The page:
TABLE OF CONTENTS

A Talk with Center for Land Use Interpretations’s Matthew Coolidge

SEWER SYSTEMS AND TRAFFIC PATTERNS; abandoned air-force bases and simulated Main Streets built to train law-enforcement officers; dead shopping malls and towns swallowed by the rising waters of technologically diverted rivers. This is the American landscape as seen through the eyes of Los Angeles’s Center for Land Use Interpretation (CLUI): a complex national topography that’s emphatically physical yet also has a certain uncanny lyricism, one rich in the cadences of what CLUI’s director, Matthew Coolidge, calls “anthropogeomorphology”—the landscape as altered by humans.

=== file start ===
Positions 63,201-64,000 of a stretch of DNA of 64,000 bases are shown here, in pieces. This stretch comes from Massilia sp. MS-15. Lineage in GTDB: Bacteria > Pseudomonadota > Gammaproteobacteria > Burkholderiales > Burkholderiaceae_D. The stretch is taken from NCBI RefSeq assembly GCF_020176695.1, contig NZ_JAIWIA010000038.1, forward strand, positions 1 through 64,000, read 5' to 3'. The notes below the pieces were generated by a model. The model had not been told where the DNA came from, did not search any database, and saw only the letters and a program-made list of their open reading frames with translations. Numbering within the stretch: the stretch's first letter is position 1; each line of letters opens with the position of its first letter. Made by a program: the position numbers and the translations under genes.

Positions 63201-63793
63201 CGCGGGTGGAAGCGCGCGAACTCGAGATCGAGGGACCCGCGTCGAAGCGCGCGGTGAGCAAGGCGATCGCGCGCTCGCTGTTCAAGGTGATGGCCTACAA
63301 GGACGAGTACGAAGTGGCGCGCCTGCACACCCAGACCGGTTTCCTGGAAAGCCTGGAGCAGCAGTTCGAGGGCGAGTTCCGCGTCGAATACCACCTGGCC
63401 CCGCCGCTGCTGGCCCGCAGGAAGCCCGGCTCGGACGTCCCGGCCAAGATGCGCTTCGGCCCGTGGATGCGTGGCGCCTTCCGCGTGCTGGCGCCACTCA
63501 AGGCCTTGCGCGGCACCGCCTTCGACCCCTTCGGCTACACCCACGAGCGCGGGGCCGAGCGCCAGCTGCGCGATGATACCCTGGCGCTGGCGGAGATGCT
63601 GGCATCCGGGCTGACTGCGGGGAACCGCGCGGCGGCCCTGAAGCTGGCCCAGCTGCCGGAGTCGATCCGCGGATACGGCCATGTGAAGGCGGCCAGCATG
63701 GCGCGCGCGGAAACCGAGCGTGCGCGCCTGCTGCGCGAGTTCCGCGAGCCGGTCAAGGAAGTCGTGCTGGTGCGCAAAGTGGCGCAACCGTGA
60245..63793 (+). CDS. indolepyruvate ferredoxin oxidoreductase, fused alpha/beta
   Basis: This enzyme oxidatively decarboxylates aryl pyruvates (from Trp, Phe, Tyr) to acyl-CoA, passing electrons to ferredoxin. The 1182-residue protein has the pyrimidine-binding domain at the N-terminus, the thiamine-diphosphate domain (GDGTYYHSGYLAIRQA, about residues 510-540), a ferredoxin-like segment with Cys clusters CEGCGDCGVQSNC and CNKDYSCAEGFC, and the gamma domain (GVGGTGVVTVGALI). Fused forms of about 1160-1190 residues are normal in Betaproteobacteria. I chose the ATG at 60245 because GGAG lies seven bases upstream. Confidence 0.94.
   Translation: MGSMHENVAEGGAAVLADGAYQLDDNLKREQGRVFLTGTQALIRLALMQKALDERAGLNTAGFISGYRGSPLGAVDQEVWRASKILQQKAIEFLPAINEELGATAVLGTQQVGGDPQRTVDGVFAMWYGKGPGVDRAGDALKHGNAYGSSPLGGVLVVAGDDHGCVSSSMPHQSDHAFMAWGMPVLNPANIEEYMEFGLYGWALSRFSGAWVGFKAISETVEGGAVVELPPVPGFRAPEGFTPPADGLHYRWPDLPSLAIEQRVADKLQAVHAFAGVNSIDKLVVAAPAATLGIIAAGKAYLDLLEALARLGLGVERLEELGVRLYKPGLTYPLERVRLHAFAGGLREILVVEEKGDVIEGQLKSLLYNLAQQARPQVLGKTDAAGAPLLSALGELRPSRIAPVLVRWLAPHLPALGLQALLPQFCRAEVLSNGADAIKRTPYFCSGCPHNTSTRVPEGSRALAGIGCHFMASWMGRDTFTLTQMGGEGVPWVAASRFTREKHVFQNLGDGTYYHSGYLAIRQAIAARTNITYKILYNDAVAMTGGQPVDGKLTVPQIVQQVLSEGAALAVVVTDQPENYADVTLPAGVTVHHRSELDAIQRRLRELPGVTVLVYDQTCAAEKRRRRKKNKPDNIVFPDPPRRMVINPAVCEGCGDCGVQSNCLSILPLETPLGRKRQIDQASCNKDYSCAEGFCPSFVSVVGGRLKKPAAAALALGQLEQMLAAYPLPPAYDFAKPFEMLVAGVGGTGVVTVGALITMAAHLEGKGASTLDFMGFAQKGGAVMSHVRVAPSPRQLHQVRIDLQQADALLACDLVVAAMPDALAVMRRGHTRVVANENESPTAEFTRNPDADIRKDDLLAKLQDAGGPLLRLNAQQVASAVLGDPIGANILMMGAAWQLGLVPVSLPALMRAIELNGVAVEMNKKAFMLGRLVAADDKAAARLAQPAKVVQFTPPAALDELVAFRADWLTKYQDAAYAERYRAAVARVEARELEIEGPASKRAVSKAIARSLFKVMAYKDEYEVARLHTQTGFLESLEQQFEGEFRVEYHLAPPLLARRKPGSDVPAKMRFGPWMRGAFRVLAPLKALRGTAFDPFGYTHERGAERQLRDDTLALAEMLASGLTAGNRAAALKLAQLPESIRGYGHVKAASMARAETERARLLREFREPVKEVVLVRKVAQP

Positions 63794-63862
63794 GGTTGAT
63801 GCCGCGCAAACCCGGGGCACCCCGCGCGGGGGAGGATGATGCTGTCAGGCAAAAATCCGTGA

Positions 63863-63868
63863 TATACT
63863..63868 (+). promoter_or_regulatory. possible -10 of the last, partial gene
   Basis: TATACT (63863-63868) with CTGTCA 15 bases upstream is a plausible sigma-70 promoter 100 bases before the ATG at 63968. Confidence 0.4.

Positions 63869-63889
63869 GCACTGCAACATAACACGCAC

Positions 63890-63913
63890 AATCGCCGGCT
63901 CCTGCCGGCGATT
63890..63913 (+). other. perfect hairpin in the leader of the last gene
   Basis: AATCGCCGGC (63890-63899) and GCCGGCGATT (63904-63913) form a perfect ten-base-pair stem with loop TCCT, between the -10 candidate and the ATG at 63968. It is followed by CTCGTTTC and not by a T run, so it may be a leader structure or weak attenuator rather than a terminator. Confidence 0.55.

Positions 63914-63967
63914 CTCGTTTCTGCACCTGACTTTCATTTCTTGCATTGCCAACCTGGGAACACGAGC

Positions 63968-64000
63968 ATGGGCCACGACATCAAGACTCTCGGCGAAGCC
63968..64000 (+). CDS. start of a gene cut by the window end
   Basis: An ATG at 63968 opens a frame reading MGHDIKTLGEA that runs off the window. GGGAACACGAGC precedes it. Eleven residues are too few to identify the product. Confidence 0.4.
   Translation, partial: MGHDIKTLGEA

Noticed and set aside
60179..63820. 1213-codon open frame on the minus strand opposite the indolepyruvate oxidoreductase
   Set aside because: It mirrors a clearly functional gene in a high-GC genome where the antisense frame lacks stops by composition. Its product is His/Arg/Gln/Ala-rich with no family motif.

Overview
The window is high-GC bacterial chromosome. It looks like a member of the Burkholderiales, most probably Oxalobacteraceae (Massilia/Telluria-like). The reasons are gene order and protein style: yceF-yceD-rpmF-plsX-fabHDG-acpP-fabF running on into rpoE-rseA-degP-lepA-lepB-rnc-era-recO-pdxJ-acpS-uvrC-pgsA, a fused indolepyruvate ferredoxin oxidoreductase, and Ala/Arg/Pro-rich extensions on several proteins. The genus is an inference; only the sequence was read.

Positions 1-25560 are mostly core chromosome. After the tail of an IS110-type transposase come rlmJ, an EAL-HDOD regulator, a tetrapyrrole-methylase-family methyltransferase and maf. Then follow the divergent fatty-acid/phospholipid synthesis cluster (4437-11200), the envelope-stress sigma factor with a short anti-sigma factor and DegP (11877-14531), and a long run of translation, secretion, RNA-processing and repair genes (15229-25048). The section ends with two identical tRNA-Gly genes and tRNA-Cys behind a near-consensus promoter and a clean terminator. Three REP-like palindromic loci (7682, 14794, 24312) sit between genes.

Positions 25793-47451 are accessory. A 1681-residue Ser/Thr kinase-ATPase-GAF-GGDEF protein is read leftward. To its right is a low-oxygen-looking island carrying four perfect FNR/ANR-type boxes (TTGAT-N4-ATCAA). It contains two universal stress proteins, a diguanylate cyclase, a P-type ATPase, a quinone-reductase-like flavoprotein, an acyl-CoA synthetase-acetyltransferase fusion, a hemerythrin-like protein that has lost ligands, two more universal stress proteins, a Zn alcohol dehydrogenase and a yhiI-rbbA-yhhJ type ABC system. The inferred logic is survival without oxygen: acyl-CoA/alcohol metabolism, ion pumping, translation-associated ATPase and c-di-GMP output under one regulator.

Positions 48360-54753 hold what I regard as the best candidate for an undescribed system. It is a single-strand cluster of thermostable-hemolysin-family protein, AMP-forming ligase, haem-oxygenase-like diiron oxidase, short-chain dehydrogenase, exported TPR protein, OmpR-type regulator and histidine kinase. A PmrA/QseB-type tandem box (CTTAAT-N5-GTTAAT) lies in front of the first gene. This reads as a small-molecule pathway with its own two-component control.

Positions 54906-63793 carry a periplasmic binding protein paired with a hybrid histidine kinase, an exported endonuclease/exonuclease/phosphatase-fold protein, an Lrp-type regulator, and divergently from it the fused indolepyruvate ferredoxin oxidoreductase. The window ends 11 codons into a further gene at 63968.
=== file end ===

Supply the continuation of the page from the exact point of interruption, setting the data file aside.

Founded in 1994 by Coolidge with a small group of colleagues and run today out of a modest Venice Boulevard storefront in Culver City, CLUI has emerged as the most astute of many creative groups around the United States currently engaging contemporary issues related to land and its uses, both functional and aesthetic. Though

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